Wednesday, August 21, 2019
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The latest football news from 90 Minutes Online

Why didn’t Benik Afobe get a chance at Arsenal?

Afobe at Wolves

It’s 6 o’clock on a Saturday night and Benik Afobe has just scored 2 and set 1 up in Wolves’ 5-0 win over Rotherham at Molineux. That’s 5 in 6 for his new club. He’s the latest in a long line of young English prospects to be discarded by Arsène Wenger. Why?

 

 

 

Afobe joined Wolves on a three-and-a-half year deal in January for an undisclosed fee, after spending the first half of the season on loan at MK Dons. He scored 19 goals in 30 appearances there, including a brace in the shock Carling Cup win over Man United. About Afobe’s January move to Wolverhampton, Wenger said:

 

 

“Benik has made a name through his performances and he is now rewarded with a move to Wolves. I believe that it’s very interesting for him as well. He deserves it. We like him very much here and I’m happy that he got the chance.”

 

 

But why wasn’t he given a chance by Wenger? A man who once said:

 

 

“The problem is that the Premier League has the best players in the world, and statistically not all of them can be born in England. But we don’t have enough English players: we are working very hard on it.”

 

 

Afobe’s early promise

Afobe scored consistently during his rise through Arsenal’s academy ranks, which he joined aged 8. He played at every age level for England’s youth teams, scoring 24 goals in 38 appearances. In 2010, he left London Colney for the first of 6 loan spells. In 5 years, he made 90 league appearances and scored 19 goals while out on loan.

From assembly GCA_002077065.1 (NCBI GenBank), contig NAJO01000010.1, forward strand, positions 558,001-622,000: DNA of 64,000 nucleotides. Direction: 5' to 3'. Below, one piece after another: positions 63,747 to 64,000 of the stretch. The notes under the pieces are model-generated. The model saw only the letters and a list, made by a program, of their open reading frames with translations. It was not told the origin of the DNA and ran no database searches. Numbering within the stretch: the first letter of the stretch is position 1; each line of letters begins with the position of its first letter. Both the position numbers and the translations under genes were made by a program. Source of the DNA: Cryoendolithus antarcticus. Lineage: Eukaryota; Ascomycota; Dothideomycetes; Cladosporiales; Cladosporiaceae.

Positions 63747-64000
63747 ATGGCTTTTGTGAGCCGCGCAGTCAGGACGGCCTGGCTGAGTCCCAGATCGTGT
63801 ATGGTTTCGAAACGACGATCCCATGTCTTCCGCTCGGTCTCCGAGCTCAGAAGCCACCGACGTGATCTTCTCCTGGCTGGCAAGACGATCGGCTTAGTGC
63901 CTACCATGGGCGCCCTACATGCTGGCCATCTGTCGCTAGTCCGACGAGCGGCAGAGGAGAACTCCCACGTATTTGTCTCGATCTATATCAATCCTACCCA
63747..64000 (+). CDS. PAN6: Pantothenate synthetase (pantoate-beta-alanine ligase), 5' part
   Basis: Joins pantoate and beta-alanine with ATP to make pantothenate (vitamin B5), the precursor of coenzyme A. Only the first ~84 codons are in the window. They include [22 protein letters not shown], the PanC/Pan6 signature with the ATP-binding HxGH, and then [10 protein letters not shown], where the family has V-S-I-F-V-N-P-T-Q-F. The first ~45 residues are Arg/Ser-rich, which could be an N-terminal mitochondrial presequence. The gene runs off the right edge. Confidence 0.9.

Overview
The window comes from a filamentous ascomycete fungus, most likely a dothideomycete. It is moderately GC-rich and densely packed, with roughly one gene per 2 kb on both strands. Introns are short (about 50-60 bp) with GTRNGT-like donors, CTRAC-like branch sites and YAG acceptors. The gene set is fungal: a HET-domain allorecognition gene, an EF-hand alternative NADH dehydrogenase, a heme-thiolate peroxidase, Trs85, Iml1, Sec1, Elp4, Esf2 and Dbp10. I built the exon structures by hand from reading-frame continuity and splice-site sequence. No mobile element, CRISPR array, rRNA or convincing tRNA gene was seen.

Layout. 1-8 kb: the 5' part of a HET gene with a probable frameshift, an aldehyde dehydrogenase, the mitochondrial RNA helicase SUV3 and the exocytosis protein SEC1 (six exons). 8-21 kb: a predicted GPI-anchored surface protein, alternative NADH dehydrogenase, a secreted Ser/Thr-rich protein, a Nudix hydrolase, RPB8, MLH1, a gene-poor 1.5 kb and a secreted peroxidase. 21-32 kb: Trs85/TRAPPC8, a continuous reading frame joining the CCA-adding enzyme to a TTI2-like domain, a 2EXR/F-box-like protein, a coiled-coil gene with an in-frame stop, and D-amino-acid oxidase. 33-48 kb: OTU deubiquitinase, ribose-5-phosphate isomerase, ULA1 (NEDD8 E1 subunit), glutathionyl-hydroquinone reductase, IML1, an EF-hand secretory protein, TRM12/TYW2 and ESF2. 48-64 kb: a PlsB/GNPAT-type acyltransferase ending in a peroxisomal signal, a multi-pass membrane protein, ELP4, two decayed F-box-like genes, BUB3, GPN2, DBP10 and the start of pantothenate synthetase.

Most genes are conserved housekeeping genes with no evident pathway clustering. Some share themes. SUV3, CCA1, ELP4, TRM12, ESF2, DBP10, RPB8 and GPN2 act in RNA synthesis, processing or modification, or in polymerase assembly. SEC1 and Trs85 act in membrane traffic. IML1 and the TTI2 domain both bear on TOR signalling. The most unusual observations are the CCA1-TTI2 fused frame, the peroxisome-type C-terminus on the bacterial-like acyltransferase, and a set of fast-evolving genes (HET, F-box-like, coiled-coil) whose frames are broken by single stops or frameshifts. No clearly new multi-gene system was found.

Young Benik had this to say from Milton Keynes in November:

“At the moment I’m enjoying my football but I want to go back to Arsenal in the summer with my head held high and happy with the season I had. I want to prove them right because I know they believe in me.”

 

 

I can’t help feeling a bit sad about that quote. He was never going to get a chance at Arsenal. Young English players have done little more than make up the numbers during Wenger’s 18 years in charge.

 

 

Sanogo’s advantage: unclear

Like Benik Afobe, Yaya Sanogo is 22. Just 2 and a bit weeks separate their births. Like Afobe, Sanogo’s goal-scoring record was impressive for club and country as a youth team player.

 

 

But, unlike Afobe, Sanogo was given the opportunity to play in a first team. He was just 16 years old when he made his debut for Auxerre. Despite breaking a leg and missing most of the 2010/11 season, Sanogo scored 11 times in 21 first team appearances whilst still a teenager.

 

 

That’s eye-catching stuff. Wenger’s eye was duly caught and the player signed for Arsenal in 2013. Here’s what Wenger said when Sanogo arrived:

 

 

“Sanogo is a good young signing for us. He has shown he has potential with his recent performances for Auxerre and also for the France Under-20 side. We are looking forward to Yaya joining us and continuing his promising development.”

 

 

Unless you’re dealing with a genuinely world class talent – and by the age of 22 or 23 I think in most cases this will already be clear – the differences between players like Afobe and Sanogo are minimal. Like Afobe, Sanogo has now been shipped out on loan to ‘continue his development’.